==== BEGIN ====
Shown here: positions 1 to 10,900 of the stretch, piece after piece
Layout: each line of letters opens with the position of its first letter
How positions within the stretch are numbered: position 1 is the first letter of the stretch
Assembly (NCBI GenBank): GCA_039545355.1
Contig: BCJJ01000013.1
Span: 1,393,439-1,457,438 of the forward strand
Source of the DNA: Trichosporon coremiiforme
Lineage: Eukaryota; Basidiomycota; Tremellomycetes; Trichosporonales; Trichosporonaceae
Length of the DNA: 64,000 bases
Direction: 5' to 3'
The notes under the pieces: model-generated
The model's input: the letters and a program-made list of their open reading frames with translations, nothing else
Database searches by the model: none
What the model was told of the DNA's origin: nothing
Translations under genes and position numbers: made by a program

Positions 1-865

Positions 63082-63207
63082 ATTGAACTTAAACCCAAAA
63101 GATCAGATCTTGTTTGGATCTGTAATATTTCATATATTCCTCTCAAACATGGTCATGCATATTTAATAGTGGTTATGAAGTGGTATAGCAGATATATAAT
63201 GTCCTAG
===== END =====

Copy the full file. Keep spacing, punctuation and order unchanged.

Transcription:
Shown here: positions 1 to 10,900 of the stretch, piece after piece
Layout: each line of letters opens with the position of its first letter
How positions within the stretch are numbered: position 1 is the first letter of the stretch
Assembly (NCBI GenBank): GCA_039545355.1
Contig: BCJJ01000013.1
Span: 1,393,439-1,457,438 of the forward strand
Source of the DNA: Trichosporon coremiiforme
Lineage: Eukaryota; Basidiomycota; Tremellomycetes; Trichosporonales; Trichosporonaceae
Length of the DNA: 64,000 bases
Direction: 5' to 3'
The notes under the pieces: model-generated
The model's input: the letters and a program-made list of their open reading frames with translations, nothing else
Database searches by the model: none
What the model was told of the DNA's origin: nothing
Translations under genes and position numbers: made by a program

Positions 1-865

Positions 63082-63207
63082 ATTGAACTTAAACCCAAAA
63101 GATCAGATCTTGTTTGGATCTGTAATATTTCATATATTCCTCTCAAACATGGTCATGCATATTTAATAGTGGTTATGAAGTGGTATAGCAGATATATAAT
63201 GTCCTAG